RADFORD, Va. — In a story Aug. 23 about air-quality testing near an Army ammunition plant, The Associated Press reported erroneously that a monitor would be installed at an elementary school. It will be installed near the school but not on school property.

A corrected version of the story is below:

Virginia to conduct new air-quality testing near Army plant

Virginia is installing a stationary air-quality monitor for the first time near an Army ammunition plant that regularly conducts open burns of hazardous waste

RADFORD, Va. — Virginia is installing a stationary air-quality monitor for the first time near an Army ammunition plant that regularly conducts open burns of hazardous waste.

Department of Environmental Quality spokesman Bill Hayden says the monitor will be around 820 feet (250 m) from the fence line of the Radford Army Ammunition Plant and near Belview Elementary School in Radford.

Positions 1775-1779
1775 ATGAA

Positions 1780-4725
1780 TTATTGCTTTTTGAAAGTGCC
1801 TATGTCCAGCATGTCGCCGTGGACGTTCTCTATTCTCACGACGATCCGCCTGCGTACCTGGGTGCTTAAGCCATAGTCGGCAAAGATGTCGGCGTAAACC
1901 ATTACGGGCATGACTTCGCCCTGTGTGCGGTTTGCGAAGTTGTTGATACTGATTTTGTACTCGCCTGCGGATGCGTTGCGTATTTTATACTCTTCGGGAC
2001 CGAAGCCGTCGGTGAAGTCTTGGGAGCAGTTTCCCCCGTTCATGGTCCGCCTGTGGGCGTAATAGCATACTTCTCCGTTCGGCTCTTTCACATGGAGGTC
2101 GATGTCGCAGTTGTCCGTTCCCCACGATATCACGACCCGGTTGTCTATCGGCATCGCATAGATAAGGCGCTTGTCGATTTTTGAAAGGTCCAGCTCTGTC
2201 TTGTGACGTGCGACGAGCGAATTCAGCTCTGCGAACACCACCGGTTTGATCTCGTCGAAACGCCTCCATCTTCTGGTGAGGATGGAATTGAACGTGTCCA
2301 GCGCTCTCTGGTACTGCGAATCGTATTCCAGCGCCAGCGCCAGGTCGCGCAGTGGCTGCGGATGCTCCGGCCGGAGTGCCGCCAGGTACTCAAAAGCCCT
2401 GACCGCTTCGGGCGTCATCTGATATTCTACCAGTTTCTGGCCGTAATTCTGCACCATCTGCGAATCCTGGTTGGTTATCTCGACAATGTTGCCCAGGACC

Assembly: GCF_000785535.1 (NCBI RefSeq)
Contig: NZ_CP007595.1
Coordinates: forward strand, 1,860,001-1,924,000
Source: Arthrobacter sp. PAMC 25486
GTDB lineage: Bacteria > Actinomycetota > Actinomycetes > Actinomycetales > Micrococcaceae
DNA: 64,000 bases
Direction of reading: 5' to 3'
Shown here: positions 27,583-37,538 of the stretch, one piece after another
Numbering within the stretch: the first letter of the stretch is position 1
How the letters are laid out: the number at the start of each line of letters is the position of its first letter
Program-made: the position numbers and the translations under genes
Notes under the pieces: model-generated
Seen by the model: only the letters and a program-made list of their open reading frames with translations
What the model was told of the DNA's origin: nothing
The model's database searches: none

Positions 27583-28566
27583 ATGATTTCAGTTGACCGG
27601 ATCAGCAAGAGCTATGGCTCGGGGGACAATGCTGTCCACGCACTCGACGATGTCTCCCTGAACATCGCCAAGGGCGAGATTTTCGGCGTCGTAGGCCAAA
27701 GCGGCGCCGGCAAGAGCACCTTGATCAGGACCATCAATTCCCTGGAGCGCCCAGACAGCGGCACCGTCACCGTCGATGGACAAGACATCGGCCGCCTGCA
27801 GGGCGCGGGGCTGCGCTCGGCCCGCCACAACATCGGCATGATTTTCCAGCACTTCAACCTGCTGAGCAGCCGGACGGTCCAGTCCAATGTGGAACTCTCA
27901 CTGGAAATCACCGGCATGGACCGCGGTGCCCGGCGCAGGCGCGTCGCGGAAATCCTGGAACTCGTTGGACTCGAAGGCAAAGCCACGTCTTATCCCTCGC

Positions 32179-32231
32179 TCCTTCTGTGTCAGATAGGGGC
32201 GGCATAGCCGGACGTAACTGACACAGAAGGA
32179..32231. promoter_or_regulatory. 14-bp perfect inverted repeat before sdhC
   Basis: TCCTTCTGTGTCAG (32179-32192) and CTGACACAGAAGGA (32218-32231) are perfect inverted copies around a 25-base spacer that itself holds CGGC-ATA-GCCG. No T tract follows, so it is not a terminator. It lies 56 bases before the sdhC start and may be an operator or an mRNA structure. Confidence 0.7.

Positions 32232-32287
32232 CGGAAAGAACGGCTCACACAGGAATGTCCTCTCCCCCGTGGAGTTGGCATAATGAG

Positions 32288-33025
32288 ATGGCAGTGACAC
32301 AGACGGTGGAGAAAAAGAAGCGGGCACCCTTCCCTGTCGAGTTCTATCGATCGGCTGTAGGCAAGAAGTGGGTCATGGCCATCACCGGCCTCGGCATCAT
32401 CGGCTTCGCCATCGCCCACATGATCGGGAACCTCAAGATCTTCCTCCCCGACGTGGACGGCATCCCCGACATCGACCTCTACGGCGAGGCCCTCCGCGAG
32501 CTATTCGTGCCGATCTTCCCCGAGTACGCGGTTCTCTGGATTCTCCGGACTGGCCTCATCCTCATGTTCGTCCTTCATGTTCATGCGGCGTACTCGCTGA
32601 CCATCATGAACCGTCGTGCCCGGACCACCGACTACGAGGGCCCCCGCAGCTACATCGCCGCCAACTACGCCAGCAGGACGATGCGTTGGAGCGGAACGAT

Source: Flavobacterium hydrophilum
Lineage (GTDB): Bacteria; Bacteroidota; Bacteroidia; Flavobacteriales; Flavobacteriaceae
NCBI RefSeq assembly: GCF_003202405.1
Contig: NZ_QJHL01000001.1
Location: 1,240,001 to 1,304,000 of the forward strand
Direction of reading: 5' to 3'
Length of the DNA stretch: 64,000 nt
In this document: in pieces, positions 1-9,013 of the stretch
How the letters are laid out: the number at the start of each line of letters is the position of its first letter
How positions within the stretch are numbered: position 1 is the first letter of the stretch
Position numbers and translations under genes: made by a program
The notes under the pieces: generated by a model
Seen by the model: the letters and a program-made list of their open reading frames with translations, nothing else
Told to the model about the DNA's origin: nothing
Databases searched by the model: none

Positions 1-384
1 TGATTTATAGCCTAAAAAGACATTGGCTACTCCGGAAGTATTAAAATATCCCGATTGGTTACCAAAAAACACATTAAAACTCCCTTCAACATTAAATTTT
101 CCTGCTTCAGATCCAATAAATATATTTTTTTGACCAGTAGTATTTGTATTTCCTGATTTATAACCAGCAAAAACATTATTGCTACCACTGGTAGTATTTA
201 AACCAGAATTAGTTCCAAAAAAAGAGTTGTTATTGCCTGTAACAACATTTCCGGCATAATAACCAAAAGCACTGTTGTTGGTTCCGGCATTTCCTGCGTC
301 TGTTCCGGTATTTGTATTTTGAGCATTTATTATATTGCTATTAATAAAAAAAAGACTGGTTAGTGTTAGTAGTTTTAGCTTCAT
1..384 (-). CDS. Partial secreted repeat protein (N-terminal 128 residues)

Hayden says the monitor is designed primarily to detect lead, which is among the many pollutants emitted from the plant.

The open burns are legally permitted but have raised concerns among some residents, including over the proximity of the school. Hayden says the department has received requests for a monitor for the past year or so. It should be in place this fall.

Recently released results of air-quality testing conducted by drone over open burns at the plant showed arsenic, lead and three other pollutants at higher-than-expected levels.